Shortcut To Legal / Regulatory Developments In The Italian Gaming Sector

By Attorney at law Quirino Mancini (Sinsi Ceschinie Mancini & Partners, Law Offices)

1. New Licensing Requirements

In December 2007 Italy notified Brussels with the proposed new licensing requirements which are set to prove more EU-friendly than those currently in place (gaming servers may be located abroad provided within the EU territory, no need for the licensee company to be incorporated under Italian law, lower licence fees, etc). The so-called “standstill period” (during which the proposed rules cannot be implemented by the Italian authorities pending possible remarks and requests for clarification and/or amendments from the EC authorities) will officially lapse at the end of March yet it is still unknown at this time whether it will be possibly extended by one extra month.

2. Online Skillgames

Remote skill-gaming was legalised in July 2006 yet the gaming regulatory authority (AAMS) has not fully implemented the relevant rules hence this product cannot yet be launched. Unlike online poker and other ring games, online poker tournaments are covered by the remote skillgaming licence. AAMS is currently evaluating whether to open the game also to foreign-based players to allow for international pool liquidity, something which seems quite advisable to make a tournament hosted on an Italian online gaming platform commercially and financially palatable for both promoters and players. A final decision is expected shortly.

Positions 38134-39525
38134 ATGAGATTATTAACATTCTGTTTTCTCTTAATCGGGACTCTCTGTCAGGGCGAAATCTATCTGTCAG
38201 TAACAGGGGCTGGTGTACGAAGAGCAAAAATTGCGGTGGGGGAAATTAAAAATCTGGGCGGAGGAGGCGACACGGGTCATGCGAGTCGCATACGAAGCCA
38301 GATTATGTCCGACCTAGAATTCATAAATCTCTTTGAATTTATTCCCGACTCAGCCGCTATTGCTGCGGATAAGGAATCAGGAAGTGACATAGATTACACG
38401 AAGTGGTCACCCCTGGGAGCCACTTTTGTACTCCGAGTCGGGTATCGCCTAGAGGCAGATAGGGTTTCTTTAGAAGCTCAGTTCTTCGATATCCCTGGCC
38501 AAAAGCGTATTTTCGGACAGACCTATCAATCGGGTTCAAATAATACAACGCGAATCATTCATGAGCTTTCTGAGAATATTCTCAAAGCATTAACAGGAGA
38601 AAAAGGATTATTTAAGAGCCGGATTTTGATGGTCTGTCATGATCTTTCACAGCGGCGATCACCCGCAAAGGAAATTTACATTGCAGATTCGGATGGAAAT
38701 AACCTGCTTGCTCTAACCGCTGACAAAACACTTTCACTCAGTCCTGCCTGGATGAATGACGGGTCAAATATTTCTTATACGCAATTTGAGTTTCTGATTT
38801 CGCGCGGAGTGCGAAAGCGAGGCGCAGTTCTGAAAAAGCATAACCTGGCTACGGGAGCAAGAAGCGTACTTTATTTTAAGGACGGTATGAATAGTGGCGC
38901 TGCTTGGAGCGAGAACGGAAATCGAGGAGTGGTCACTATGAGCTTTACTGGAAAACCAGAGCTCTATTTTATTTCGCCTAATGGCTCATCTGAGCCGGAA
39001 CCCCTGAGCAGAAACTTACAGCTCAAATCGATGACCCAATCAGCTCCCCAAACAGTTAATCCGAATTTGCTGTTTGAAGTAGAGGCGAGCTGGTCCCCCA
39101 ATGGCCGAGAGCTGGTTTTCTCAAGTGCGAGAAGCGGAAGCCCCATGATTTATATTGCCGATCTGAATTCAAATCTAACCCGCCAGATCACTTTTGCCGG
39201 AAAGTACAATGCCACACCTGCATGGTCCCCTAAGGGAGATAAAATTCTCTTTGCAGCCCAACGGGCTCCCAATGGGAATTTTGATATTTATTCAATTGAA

3. Online / Offline Sports Betting & Horseraces

The 15.000+ offline licences (betting shops and corner points) as well as the 33 pure online gaming licences awarded in December 2007 at the end of the licence tender called by AAMS are slowly becoming fully operational. There is however a big unfair competition issue raised by the biggest AAMS licensees related to the presence on the domestic market of many unlicensed betting agencies mainly belonging to UK-based Stanley Betting which have taken advantage of the ECJ rulings in re Gambelli and in re Placanica to since expand their nationwide affiliates network operating on a data transmission centre model. AAMS is expected to take some action also because a group of its licensees has already put it on official notice.

4. Online Bingo

This product has been fully regulated since May 2007 however AAMS has not yet authorised its launch due to a strong lobbying coupled with some judicial action brought by the national association of bingo hall owners who are very worried at the threat posed to their business by the prospective advent on the market of the big online bingo operators.

5. Online Instant Lotteries (Scratch Cards)

This is a very popular and profitable product covered by an exclusive licence held by Italy’s Lottomatica. Any AAMS licensee may however offer it on its own platform subject to
entering into sub-distribution arrangements with Lottomatica.

6. Slot Machines

The sector is undergoing a major modernisation process with all first-generation machines (better known in Italy as “comma 6”) being progressively withdrawn from the market and replaced with second-generation machines (so-called “comma 6a”). The latter are safer and stabler in terms of functioning as well as harder to be tampered with for tax evasion purposes. Notably no AAMS-approved slot machines can reproduce the rules of poker as videopoker devices are strictly forbidden in Italy.